For those who love hand made lace.
Please, does anyone know for sure how lace tokens were used in Great Britain in the 1700s?
I have read theories that the tokens were given in lieu of governmental coinage due to a coin shortage, but another theory suggests that they were payment which limited the lacemaker to purchasing supplies only from the company issuing the token.
I understand that they were used to purchase things from certain stores only. I have not heard of a coin shortage. I understood that they meant the profits stayed within a certain family, or area.
It will be interesting to read other answers to this interesting question.
I don't know any facts relating to this issue, but common sense tells me that the 2nd explanation is the most likely. The same tactic was used with other workers in the 19th and early 20th centuries (miners, factory workers).
Liz - I agree.
Thank you both for replying. I suspect that what you, Elizabeth, sugested and you, Lorelei, reinforced may have been the case, but actually only from what I have read about company stores and Navajo trading post practices in which workers were limited by the token system to dealing only with the token issuing or the employing company, but I wasn't sure if the same thing had also happened in Great Britain.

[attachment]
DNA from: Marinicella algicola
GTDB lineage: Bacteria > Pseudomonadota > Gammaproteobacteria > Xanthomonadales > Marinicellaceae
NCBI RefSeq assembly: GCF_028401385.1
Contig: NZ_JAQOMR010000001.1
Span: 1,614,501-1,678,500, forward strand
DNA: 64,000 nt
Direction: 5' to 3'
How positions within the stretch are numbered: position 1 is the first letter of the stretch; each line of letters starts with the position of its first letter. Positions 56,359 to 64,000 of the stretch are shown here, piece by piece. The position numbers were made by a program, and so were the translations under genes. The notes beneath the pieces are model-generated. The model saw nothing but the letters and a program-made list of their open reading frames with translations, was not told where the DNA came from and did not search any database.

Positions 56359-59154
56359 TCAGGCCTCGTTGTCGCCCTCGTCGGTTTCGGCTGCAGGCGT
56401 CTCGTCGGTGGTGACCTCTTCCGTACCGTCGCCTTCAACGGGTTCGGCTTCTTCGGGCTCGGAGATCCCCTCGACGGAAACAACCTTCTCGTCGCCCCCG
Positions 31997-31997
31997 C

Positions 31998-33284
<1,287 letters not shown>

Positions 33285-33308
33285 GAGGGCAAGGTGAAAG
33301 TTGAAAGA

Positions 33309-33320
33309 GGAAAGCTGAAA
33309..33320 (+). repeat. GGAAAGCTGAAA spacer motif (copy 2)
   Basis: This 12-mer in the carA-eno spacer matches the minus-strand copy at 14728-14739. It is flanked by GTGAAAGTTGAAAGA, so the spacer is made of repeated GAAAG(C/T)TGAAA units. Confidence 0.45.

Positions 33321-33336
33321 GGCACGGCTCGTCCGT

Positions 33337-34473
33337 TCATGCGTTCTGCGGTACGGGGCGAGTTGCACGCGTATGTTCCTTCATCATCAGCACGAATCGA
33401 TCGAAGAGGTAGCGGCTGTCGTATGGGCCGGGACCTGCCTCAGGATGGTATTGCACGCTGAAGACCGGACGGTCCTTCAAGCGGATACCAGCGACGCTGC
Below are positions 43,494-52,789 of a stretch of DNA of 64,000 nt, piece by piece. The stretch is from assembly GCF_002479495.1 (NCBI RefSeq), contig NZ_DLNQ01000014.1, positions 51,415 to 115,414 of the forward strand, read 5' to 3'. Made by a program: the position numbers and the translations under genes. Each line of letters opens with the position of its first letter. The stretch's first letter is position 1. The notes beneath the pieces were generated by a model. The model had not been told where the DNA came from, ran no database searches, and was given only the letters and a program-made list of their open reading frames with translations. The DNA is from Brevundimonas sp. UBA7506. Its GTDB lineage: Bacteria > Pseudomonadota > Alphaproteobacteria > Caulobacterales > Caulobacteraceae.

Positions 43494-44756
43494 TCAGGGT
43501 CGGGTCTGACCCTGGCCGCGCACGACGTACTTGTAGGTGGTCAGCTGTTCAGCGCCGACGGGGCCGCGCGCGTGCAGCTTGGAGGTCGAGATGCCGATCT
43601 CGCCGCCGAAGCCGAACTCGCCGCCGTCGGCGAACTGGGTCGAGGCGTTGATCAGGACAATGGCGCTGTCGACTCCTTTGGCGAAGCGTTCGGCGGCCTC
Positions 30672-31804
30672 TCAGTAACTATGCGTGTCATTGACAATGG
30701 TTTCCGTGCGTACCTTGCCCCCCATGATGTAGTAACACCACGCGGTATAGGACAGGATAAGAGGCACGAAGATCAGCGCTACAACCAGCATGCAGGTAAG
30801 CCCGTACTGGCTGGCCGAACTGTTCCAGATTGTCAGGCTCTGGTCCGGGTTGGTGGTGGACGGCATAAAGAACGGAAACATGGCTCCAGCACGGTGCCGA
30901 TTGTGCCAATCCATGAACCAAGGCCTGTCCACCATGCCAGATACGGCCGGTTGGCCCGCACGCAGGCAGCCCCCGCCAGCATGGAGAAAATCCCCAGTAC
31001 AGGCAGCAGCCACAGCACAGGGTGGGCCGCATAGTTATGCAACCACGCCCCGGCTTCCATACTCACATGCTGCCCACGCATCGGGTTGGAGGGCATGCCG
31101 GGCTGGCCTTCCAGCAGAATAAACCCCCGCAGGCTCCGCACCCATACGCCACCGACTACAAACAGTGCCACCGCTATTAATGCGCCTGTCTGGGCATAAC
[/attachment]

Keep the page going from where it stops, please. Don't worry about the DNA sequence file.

I understand better what your question was really about. I don't know if there were similar practices in Great Britain at that time. I doubt that only American industrialists used such tactics. But, like I said, I don't know. Interesting question, the whole issue of exploitation of the workers.
Lorelei, I actually just was curious about the lace tokens and how they were used.
I guess for all we know, they may have just been more for advertising than anything, although worker exploitation, like the poor, will apparently always be with us.